By Michael L. Cecere, CPA, MST
Gray, Gray & Gray, LLP
If you think a payroll check that is not cashed is “found money” for your business, think again. Any uncashed paycheck requires careful handling and accounting to avoid running afoul of state unclaimed property laws.
A common situation in which a paycheck may go uncashed is when a final check is forwarded to an ex-employee. In some cases, the check may never catch up to a person who relocates. Or the employee may misplace or simply neglect to cash the check.
Even if several months go by and the check is no longer valid, that does not mean the money goes back to the company. You can’t void the check and return the funds to your account. An uncashed paycheck remains a liability for your business. In fact, even if the check is never cashed, many states including Massachusetts, stipulate that such checks become unclaimed property that is protected by state law.
What should you do if an employee fails to cash a paycheck? The American Institute of Certified Public Accountants (AICPA) suggests the following steps be taken:
- Maintain the most accurate and up-to-date information about the check’s owner, such as last known address, telephone number, and e-mail address.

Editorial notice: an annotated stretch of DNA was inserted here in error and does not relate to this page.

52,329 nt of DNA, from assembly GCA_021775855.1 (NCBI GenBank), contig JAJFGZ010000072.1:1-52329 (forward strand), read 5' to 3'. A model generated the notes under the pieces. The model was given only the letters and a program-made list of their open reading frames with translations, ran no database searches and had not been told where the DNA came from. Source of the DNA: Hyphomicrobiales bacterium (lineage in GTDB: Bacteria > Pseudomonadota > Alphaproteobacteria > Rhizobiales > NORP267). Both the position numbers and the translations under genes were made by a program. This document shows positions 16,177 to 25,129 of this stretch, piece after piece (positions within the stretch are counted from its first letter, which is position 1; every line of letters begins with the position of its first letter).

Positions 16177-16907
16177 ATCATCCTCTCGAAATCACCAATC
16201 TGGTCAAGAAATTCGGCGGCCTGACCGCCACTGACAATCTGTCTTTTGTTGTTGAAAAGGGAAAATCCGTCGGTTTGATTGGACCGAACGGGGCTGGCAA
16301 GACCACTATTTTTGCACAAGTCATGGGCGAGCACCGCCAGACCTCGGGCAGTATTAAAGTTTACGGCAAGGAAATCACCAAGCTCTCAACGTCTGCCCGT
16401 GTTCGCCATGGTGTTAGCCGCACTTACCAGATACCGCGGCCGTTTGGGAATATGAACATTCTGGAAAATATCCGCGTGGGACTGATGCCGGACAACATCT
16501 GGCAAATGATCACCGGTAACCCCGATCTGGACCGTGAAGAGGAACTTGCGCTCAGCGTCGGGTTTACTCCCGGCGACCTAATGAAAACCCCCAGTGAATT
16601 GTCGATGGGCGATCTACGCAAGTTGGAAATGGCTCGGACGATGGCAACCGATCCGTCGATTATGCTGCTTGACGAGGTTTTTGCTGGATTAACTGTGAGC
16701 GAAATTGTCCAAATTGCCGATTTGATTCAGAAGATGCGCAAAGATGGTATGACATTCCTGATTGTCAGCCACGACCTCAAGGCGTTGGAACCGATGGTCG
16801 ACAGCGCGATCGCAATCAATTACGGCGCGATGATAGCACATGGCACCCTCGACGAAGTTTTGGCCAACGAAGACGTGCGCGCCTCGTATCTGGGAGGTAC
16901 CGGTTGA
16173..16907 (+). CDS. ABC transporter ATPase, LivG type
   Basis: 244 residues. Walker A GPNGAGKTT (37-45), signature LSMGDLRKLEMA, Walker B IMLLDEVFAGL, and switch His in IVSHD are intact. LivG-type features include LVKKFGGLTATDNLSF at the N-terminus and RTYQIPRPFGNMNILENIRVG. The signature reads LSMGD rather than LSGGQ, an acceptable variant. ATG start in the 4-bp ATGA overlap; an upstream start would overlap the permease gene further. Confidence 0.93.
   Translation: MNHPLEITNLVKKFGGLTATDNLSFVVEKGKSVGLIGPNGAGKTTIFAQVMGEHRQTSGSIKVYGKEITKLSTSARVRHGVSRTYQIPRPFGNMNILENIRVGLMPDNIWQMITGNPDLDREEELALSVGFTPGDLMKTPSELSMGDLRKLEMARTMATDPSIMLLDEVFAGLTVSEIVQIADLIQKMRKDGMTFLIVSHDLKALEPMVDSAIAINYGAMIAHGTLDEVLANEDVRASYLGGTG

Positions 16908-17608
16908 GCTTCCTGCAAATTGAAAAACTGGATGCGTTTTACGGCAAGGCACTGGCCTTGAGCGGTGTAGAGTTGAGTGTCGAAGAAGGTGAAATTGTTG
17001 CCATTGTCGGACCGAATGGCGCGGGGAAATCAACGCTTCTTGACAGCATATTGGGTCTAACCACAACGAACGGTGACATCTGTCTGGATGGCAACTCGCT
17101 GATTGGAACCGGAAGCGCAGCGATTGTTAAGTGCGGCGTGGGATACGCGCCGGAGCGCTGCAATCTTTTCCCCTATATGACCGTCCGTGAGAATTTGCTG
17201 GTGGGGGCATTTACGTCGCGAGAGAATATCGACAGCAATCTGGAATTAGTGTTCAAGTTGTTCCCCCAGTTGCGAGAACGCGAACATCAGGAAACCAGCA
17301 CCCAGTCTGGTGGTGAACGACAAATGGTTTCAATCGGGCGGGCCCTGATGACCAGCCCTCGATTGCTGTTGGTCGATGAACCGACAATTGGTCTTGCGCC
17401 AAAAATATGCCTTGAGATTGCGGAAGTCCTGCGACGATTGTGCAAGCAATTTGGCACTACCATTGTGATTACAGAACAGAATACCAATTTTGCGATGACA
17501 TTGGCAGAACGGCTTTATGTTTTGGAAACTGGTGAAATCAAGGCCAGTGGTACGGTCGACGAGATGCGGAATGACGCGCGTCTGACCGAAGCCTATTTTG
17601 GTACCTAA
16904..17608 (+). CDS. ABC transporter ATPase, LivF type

- Void the check and move the funds into an escrow account. Make sure the escrow account is carefully monitored and subject to strict internal controls.
- Pay any payroll tax, Medicare withholding or Social Security tax due.
- Try to contact the payee at regular intervals, such as every three to six months. Document these attempts, when they were made, how they were made (mail, e-mail, phone), and who made them.
If the check remains uncashed (for three years in Massachusetts and up to seven years in other states), it must be reported to the state as unclaimed property. The report (a Form AP-1 for Massachusetts) should be made to the state in which the last known address of the payee is located. If you do not have an address for the payee, file the report in the home state of the business. Most states require businesses and other organizations to file annual statements of unclaimed property.
Unclaimed property, even a single paycheck that goes uncashed, is a complicated issue that must be handled with due diligence and care. It is also important to note that these rules apply not only to uncashed payroll checks but any unclaimed funds, security or property the company holds. If you have any questions about this issue and how to account for unclaimed property, contact your accounting professional, or call Gray, Gray & Gray at (781) 407-0300.